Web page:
Columns
Business in Southbank Image

Business in Southbank

Cutting edge living
Read more >>

St Johns Southgate Image

St Johns Southgate

That’s awesome!
Read more >>

Owners Corporation Law Image

Owners Corporation Law

Electric vehicle charging and the rise of the machines
Read more >>

Montague Community Alliance Image

Montague Community Alliance

At last, a Fishermans Bend Framework!
Read more >>

Metro Tunnel

Building Anzac Station
Read more >>

Federal Politics Image

Federal Politics

Liberals and Nationals ship sheep
Read more >>

We Live Here Image

We Live Here

Cladding – remove now, pay later?
Read more >>

Southbanker Image

Southbanker

Walking for a purpose
Read more >>

Housing Image

Housing

We are leaving an intergenerational time bomb for our children
Read more >>

History Image

History

From corporate office to high-end living
Read more >>

Safety and Security

Stifle the opportunity
Read more >>

Southbank Sustainability Group Image

Southbank Sustainability Group

Sustainability talks and Boyd Park
Read more >>

Health and Wellbeing Image

Health and Wellbeing

Positive psychology for increased wellbeing
Read more >>

Skypad Living Image

Skypad Living

Luv thy NABERS (for apartments)
Read more >>

Pets Corner Image

Pets Corner

Enter the “Shiba Zone”
Read more >>

Southbank Fashion Image

Southbank Fashion

Spring racing in Southbank
Read more >>

Street Smarts Image

Street Smarts

Power Street – Southbank
Read more >>

Letters Image

Letters

The cost of cladding
Read more >>

Southbank Residents’ Group

17 Jul 2012

Families in Southbank are worried and angry that there is no school here for their children.

New 2011 Census data shows a large increase in the number of children living in Southbank.

Southern Metropolitan MLCs Andrea Coote and George Crozier recently wrote to residents asking for views on the provision of government primary and secondary schools in the inner city.

“Parents are right to demand access to the best public education close to home whereby children can walk or ride to school with confidence,” Ms Coote wrote. Yet the Victorian Government feasibility studies looking at the provision of new schools ignores Southbank.

There has been a 67 per cent increase in the number of children aged 0-4 from 2006 to 2011. It is not just pre-school ages that have increased, 10-14 year-olds increased by 31 per cent and the 0-14 year-olds increased by 40.8 per cent.

These increases are of great concern to families. With Southbank’s zoned school of Port Melbourne Primary School already feeling the effects of overcrowding, where will all these new children go to school? There is no school for Southbank children to walk or ride to with confidence.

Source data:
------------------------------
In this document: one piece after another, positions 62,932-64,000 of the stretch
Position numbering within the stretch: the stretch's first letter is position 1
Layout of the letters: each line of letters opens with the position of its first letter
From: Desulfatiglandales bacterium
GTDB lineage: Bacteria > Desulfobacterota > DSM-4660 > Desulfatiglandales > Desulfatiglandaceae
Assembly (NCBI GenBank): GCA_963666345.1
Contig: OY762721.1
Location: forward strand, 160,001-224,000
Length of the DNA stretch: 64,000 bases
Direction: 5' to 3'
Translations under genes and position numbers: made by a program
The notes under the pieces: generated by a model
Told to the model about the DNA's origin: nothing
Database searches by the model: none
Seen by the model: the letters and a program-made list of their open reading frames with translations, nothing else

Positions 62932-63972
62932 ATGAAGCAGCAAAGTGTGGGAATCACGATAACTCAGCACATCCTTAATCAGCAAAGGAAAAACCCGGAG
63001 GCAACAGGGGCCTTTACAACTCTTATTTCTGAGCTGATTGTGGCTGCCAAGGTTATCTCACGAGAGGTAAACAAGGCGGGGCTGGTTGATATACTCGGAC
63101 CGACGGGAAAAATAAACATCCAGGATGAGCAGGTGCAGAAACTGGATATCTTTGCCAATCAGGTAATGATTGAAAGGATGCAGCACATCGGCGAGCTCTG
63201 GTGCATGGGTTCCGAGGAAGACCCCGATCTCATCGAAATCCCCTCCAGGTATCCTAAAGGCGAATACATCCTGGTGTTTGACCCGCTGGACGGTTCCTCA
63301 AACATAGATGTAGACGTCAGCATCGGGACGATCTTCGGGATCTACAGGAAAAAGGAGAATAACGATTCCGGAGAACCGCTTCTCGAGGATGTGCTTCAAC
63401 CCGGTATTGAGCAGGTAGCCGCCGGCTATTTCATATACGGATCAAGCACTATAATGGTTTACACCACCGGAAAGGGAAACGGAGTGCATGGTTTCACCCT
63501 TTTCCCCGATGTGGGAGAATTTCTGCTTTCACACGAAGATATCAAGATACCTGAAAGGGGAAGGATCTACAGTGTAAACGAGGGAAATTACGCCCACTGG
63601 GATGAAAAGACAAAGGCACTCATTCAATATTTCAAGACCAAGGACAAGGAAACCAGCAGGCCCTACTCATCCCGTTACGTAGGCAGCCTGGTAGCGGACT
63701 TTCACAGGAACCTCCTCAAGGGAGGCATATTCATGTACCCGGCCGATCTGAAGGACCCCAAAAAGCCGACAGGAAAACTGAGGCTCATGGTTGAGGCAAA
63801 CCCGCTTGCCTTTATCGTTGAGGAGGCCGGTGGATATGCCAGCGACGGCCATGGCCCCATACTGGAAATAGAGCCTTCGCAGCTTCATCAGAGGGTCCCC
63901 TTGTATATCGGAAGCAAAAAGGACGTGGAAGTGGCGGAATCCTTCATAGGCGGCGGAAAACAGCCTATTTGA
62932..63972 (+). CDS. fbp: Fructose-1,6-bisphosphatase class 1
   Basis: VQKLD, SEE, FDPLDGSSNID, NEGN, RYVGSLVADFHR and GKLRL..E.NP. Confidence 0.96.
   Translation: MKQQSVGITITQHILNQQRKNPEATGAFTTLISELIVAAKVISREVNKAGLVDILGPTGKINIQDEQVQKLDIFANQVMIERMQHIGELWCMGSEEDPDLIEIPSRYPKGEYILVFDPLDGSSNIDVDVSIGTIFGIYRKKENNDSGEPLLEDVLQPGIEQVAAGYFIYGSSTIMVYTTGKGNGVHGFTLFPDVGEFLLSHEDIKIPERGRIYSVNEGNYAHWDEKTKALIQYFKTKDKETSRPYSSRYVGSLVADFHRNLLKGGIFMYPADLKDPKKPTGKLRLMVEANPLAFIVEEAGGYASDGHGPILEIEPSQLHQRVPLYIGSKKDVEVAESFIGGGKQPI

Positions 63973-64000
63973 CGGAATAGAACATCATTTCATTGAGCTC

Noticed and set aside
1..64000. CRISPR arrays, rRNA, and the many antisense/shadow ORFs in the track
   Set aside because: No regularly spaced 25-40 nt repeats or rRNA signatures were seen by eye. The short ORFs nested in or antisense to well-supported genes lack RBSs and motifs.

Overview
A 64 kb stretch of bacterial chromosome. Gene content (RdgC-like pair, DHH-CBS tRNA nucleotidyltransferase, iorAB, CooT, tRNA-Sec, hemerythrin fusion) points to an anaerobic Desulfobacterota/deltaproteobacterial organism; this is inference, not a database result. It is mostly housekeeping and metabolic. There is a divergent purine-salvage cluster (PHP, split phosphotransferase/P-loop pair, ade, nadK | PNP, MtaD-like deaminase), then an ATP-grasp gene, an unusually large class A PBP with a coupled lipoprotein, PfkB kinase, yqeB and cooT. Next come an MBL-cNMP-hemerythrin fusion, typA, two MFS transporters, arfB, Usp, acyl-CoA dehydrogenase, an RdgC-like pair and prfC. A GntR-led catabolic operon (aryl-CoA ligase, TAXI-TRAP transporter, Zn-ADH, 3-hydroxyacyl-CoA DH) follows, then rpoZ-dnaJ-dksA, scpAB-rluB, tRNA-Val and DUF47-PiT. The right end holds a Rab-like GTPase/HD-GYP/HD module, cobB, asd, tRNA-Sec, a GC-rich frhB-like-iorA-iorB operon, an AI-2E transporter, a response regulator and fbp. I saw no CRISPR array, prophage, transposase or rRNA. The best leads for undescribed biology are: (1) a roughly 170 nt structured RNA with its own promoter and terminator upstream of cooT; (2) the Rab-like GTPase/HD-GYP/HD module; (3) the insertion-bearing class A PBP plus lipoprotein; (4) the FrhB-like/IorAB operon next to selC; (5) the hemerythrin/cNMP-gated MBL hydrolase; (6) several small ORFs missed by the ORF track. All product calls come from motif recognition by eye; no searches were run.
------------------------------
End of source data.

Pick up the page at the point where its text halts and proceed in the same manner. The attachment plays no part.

The reality is that Port Melbourne Primary School’s projected numbers are for 784 children in 2015. Clearly the 2011 Census shows that those numbers will be
exceeded. So where will Southbank’s children go to school?

A sharp increase in the birth rate and a cultural change which encourages young families to choose high density housing has led to the increase in the number of children in Southbank.

Planning advice on Fishermans Bend suggests up to seven new schools will be needed for the population of up to 60,000 in the first three stages. With Southbank’s population estimated to increase up to 74,000 it is obvious that Southbank needs its own local schools.

Members of the local community have formed the non-political Two Schools Now group, which is supported by the Southbank Residents Group, to campaign for the urgent establishment of two new schools. With Port Melbourne Primary School now seriously overcrowded and children from Southbank zoned out of other schools we need a school in Southbank now.

Two Schools Now and Southbank Residents Group hope all residents will sign the Two Schools Now petition calling on the Government to develop two local schools. It is now time for the Government to take decisive action on this matter.

Go to www.facebook.com/TwoSchoolsNow and www.facebook.com/SouthbankResidentsGroup

Stay in touch with Southbank. Subscribe to FREE monthly e-Newspaper.

Comments

  • Allan Phillips at 4:09pm on 18/07/12

    Great edition. Enjoyed the punchier tone of your Editorial and the Snorkel article.  Melissa’s “toxic site” article was great.
    Thanks

    Allan Phillips

Page 1 of 1

You must be registered with Southbank Local News to be able to post comments.
To register, please click here.